Complications of complexity: integrating environmental, genetic and hormonal control of insect diapause

Trends Genet. 2009 May;25(5):217-25. doi: 10.1016/j.tig.2009.03.009. Epub 2009 Apr 16.


Understanding gene interaction and pleiotropy are long-standing goals of developmental and evolutionary biology. We examine the genetic control of diapause in insects and show how the failure to recognize the difference between modular and gene pleiotropy has confounded our understanding of the genetic basis of this important phenotype. This has led to complications in understanding the role of the circadian clock in the control of diapause in Drosophila and other insects. We emphasize three successive modules - each containing functionally related genes - that lead to diapause: photoperiodism, hormonal events and diapause itself. Understanding the genetic basis for environmental control of diapause has wider implications for evolutionary response to rapid climate change and for the opportunity to observe evolutionary change in contemporary time.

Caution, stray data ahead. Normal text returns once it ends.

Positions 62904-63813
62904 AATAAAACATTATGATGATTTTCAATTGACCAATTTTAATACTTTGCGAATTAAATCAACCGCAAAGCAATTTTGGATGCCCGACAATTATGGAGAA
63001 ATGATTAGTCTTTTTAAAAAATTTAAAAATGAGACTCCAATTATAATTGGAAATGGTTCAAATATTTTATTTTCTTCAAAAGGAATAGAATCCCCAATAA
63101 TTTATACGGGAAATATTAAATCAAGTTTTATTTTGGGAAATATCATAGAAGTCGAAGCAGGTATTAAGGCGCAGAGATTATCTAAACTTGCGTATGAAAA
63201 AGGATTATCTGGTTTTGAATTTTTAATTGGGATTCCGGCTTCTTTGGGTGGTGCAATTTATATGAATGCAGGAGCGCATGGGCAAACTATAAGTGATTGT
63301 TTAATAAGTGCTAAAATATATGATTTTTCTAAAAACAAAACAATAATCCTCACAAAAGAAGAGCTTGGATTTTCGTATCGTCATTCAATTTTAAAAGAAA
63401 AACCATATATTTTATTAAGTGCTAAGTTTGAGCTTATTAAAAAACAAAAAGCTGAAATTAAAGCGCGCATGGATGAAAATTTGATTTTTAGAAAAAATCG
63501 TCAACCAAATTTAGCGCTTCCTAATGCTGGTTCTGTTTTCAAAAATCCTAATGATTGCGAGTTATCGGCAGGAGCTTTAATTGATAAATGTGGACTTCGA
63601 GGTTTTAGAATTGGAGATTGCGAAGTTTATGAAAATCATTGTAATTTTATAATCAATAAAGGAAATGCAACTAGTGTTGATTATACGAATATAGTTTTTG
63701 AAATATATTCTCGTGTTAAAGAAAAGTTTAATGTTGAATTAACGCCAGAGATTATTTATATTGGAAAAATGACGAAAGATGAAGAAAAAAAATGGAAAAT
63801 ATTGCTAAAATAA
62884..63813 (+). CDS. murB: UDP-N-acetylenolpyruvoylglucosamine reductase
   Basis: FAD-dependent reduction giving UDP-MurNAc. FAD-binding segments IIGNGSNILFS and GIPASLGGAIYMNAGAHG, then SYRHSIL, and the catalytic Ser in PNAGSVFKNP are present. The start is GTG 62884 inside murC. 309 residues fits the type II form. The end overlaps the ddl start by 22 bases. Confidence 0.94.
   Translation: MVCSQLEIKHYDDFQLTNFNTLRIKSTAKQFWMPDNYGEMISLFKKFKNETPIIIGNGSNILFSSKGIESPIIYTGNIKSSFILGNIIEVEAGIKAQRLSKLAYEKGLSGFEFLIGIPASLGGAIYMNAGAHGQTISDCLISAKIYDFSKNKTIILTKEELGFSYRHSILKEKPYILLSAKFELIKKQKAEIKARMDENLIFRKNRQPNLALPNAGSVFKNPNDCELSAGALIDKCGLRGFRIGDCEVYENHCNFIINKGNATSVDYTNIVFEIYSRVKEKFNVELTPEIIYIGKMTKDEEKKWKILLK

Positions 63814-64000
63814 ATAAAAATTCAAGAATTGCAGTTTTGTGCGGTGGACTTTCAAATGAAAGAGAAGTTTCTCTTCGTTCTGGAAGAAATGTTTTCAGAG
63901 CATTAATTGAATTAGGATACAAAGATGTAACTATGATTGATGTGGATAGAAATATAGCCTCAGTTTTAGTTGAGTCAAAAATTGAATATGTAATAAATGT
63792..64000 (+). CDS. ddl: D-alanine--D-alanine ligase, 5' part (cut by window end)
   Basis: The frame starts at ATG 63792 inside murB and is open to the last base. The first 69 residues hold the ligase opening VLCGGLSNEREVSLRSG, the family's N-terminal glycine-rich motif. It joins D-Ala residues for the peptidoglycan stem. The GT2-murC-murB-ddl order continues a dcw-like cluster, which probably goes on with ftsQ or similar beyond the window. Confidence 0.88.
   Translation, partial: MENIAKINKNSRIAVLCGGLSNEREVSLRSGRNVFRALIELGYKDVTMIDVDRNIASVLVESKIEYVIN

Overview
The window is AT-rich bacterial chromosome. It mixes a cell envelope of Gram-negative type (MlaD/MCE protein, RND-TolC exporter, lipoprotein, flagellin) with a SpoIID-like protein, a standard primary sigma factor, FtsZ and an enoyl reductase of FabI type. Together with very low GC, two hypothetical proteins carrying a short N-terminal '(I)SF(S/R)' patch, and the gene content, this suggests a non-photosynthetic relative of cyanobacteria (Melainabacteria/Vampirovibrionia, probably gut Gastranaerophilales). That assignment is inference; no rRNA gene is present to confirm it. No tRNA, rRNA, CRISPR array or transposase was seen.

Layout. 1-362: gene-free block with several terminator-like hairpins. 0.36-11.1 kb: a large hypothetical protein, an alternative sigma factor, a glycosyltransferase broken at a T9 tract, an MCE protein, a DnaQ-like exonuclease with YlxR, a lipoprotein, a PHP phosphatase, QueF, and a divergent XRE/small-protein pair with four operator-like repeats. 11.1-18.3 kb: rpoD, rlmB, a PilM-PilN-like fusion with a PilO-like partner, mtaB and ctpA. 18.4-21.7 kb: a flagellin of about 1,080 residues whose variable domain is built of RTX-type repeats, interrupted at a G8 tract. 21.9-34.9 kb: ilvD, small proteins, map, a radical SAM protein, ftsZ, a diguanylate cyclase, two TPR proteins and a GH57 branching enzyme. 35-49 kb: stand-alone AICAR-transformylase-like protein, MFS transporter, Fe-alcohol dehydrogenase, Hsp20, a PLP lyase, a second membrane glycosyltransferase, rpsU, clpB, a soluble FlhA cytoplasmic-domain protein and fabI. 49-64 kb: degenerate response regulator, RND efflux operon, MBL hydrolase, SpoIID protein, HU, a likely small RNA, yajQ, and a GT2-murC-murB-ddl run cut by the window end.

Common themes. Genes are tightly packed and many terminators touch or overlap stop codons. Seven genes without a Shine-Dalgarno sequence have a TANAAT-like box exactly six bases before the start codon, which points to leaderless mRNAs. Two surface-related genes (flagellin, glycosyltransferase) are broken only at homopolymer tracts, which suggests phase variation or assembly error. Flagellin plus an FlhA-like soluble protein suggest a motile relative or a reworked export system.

Publication types

  • Research Support, Non-U.S. Gov't
  • Research Support, U.S. Gov't, Non-P.H.S.
  • Review

MeSH terms

  • Adaptation, Physiological / genetics
  • Adaptation, Physiological / physiology*
  • Adaptation, Physiological / radiation effects
  • Animals
  • Circadian Rhythm / physiology
  • Drosophila melanogaster / genetics
  • Drosophila melanogaster / physiology
  • Insect Hormones / physiology
  • Insect Proteins / genetics
  • Insecta / genetics
  • Insecta / physiology*
  • Models, Biological
  • Mutation
  • Photoperiod


  • Insect Hormones
  • Insect Proteins